Let $X$ be a smooth projective variety over $\mathbb{C}$, and $H \subset X$ be a smooth hypersurface.

Many properties of an ambient variety $X$ could somehow inherit to the hypersurface $H$, I was wondering if there is any know result dealing with the relation between the derived categories of (bounded) complexes of quasi-coherent sheaves (or coherent sheaves) on $X$ and $H$?

  • 2
    $\begingroup$ You cannot expect much: think of a hypersurface $H\subset\mathbb{P}^n$, say of degree $>n$. The derived category of $\mathbb{P}^n$ is quite simple, while that of $H$ is extremely complicated. $\endgroup$
    – abx
    Apr 22, 2014 at 14:56
  • $\begingroup$ Kuznetsov has a whole theory about that called homological projective duality. The catch is that you have to start with an appropriate exceptional collection on X. Here are some handy notes. cf.ac.uk/maths/subsites/logvinenko/talks/… $\endgroup$ Apr 22, 2014 at 15:56
  • $\begingroup$ Thanks! I will try to learn something about homological projective duality! $\endgroup$
    – Li Yutong
    Apr 23, 2014 at 1:43

2 Answers 2


In terms of semiorthogonal decompositions, there is an answer to this question, as it has been mentioned above.

More precisely, if one has a so called Lefschetz decomposition of the bounded derived category of coherent sheaves on a smooth projective variety (such a decomposition depends also on the choice of a projective embedding) then one has an induced semiorthogonal decomposition of the derived category of a hyperplane section, with pieces coming from the ambient variety and then an additional component. One can think of this as some sort of a Lefschetz hyperplane theorem result. More details here: Kuznetsov`s Main HPD Paper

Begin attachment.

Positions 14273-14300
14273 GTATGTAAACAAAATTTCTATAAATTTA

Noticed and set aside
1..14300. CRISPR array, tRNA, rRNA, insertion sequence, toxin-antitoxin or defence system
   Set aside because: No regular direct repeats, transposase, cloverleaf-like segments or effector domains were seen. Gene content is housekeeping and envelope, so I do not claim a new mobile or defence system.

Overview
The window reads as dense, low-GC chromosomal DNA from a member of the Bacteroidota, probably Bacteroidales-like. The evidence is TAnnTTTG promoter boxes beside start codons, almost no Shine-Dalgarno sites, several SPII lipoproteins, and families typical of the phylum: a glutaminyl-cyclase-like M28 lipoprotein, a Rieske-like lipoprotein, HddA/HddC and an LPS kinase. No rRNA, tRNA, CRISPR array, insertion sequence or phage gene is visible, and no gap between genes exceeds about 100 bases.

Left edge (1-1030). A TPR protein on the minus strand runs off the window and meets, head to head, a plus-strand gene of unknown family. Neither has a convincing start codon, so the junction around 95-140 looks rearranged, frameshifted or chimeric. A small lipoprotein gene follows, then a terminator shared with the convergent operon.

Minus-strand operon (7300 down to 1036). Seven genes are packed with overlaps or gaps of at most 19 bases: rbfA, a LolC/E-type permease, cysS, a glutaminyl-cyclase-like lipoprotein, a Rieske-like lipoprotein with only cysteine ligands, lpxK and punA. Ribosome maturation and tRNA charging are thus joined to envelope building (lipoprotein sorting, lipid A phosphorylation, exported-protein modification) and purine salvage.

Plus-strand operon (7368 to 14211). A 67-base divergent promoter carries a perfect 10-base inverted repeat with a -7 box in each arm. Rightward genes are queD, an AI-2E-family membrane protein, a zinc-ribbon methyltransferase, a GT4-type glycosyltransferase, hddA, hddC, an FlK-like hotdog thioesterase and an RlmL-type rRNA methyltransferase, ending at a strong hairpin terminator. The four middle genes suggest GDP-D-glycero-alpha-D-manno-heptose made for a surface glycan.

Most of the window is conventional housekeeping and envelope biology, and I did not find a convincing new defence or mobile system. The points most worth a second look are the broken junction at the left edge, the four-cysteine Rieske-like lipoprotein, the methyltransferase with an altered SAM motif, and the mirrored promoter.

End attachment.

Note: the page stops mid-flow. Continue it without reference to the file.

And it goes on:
Then, if you have a degree d hypersurface H in P^n, this hypersurface can be seen as a linear section of P^n with respect to the degree d Veronese embedding.

In this direction, the paper mentioned above (by Ballard, Deliu, Favero, Isik and Katzarkov) gives an answer to what the extra information is, either in terms of LG-models (matrix factorization categories) or in terms of the derived category of sheaves of modules over a sheaf of A_infty algebras (there is a nice, simple formula describing the sheaf of A_infty algebras).


Maybe it's worth spelling out the easy case of projective space (and Veronese embedding). Take the standard exceptional collection $<O,O(1),...,O(n)>.$

The derived category of a hypersurface X of degree d has then a semi-orthogonal decomposition $<A_X, O, O(1), ..., O(n-d)>$. We might think of $A_X$ as being the "interesting" part of the derived category of X. We can also intersect further and $D(X_1 \cap X_2) = <A_{X_1 \cap X_2}, O,\ldots, O(n-2d)>$.

Take the universal hypersurface of degree d, call it $H$. This sits inside $P^n \times P^N$, where $N$ is the ambient dimension of the degree d Veronese embedding.

The category $H$ (being itself a hypersurface) has a decomposition where we call the interesting part just $A$.

For each point $p \in P^N$ we have a hypersurface $H_p$ and thus an interesting category $A_{H_p}$.

The "homological dual" variety is a $Y$, mapping to the dual $P^N$, such that $D(Y)$ is the total $A$. In some sense, $Y$ is parameterezing all the categories $A_{H_p}$.

The point of HPD is then the compatibility between passing to base loci and base changing Y.

If $L < P^N$ is some linear system, then the derived category of the corresponding base locus has a decomposition and the interesting part is the interesting part of $D(Y \times_{P^N} L$.

(this is perhaps too sloppy to be useful but I tried)

The Viennese school of Katzarkov, Ballard, Favero etc. has shown that in this context (of degree d Veronese embedding) there is a (sort of tautological) dual. Unfortunately this dual is a highly non-commutative variety, in fact it's the dual $P^N$ with a sheaf of $A_\infty$-algebras over it.


Your Answer

By clicking “Post Your Answer”, you agree to our terms of service, privacy policy and cookie policy

Not the answer you're looking for? Browse other questions tagged or ask your own question.